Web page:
I got called in for the interview immediately, and went the next day. They made me do an interview quiz, with a lot of winking and nudging, and said to expect interview number two in a few days. Lo and behold, interview two, three days later. Interview two was very similar, with a lot of “sorry to have to do this, we all know you’re hired, it’s just red tape…” apologies and smiles. After interview two, they said to expect interview three in a few days, with that interview being the meeting of the team and the serving of the official job offer.
Well, I waited.
After a week and a half, I pinged my friend, who said “Dude, I have no idea what’s going on, you’ve been greenlighted and they should be making an offer!”. So I waited.
After two and a half weeks, I started getting nervous – I didn’t have any money left (who has savings at age twenty-three?) and rent was coming up. Still no word.
Finally, at almost a month, word came down – the ISP had had a hiring freeze issued by their head office, and they were not to hire any new people for at least three months! This was a serious problem – we were already a collective of five people living in a two-bedroom apartment, just trying to make ends meet. It got pretty bad there for a while – to the point that to this day I make regular donations to the Food Bank. Eventually I found a new job, and took it at pay that was faaaaar below market rate, just happy to have a paycheque again.
I don’t regret any of that time – I made a few friends that I’ve held on to for the decade since, and learned a lot of tough lessons. The biggest one, however, was NEVER quit your job until you have the next one lined up and the papers signed!
I had a meeting with my accountant. We spoke at length about the move from being a regular salaried employee to being a contractor working from “home”. He told me that to be able to write off a home office, it would have to be a portion of my house used exclusively for working, and specifically for meeting clients. We’ll see, I think I can handle that.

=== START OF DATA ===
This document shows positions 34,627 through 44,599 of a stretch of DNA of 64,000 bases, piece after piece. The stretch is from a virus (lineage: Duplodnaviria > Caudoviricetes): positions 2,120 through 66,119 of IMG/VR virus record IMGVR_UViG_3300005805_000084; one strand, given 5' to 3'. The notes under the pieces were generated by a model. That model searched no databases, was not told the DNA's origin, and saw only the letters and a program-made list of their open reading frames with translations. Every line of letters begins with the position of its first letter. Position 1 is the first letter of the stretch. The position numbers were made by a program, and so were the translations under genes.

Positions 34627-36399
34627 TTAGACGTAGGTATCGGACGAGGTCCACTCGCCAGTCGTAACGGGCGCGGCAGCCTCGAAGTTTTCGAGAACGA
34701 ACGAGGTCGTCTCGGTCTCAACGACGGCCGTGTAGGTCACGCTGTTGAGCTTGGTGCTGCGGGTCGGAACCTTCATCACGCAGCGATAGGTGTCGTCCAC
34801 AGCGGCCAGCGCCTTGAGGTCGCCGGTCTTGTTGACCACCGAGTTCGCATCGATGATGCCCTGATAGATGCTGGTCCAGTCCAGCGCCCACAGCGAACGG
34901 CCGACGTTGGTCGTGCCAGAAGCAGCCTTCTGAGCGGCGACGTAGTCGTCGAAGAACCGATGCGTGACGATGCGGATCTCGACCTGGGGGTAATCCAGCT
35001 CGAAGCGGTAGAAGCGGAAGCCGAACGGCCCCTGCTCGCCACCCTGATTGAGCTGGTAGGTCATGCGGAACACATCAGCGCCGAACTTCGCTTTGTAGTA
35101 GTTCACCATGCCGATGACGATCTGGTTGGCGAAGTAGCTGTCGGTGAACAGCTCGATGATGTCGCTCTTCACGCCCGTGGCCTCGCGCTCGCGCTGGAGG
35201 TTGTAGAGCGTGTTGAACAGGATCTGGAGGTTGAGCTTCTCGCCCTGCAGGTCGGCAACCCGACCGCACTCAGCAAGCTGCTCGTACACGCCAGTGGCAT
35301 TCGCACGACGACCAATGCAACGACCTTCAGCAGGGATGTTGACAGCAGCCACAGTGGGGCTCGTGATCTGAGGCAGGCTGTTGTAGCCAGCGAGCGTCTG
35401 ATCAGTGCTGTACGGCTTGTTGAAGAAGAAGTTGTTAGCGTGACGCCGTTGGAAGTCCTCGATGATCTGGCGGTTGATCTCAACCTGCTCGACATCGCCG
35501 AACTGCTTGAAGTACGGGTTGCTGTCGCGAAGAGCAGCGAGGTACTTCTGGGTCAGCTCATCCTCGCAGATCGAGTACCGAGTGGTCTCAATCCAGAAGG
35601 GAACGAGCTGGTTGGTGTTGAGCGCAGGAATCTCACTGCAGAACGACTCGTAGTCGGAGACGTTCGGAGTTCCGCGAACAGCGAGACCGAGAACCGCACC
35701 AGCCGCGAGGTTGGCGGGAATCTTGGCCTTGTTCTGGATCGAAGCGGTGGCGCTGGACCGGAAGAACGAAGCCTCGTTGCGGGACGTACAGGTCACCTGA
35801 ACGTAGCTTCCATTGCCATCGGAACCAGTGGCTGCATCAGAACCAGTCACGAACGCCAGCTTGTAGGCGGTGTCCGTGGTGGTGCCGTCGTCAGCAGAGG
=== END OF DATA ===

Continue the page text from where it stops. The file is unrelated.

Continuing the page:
The biggest take-away I got from the meeting, however, was that as a contractor I should have any funds from the new Evil Masters deposited into a separate chequeing account, and then pay myself (and any work-related expenses) out of that account. That way should the government choose to audit my income, they can pull the account transactions and will have a clear record of all income, where it came from and where it went. It would not be anywhere near as easy if the paycheques went into my regular chequeing account…
Revenue Canada: “So, uh, where’d this $100 come from?”
Me: “My Mom. Birthday cheque.”
RC: “You’re a contractor, this is your work bank account, we want to see the receipts for that…”
The accountant also said that it’d be important to get the bank to send over physical copies of all cheques written or deposited into the account. This will make it much easier come tax time.
Another thing that he said that I thought was interesting:
“Every time you start thinking about hours and billing and materials and such, forget about computers completely and pretend you’re a plumber. Everything you bring to the table is worth money on that invoice.”
Nice. Keeping that one.
I was really hoping for some outside-the-box magic bullets regarding taxation, but I wasn’t able to come up with any. He did make it clearer to me that I’m not so much starting a new job, but rather I’m starting to work for myself – and that helped me to make a big mental jump. If I’m working for myself, contracting to the new Evil Masters, I can also gather other contracts, both short and longer term, and begin to build up my own business as opposed to working to build someone else’s empire.
It doesn’t have to be big to start, it just has to be a start.
Anyhow, the new Evil Masters are still in negotiations with their client, from whom the money to pay for my services will flow. Apparently this client is a real ball-buster when it comes to service agreements, so they have to be verycareful with the wording of the contracts… and each change has a two-day turnaround with the lawyers. I haven’t given on them yet, and I haven’t served my notice – though I’m still watching Craigslist for other opportunities.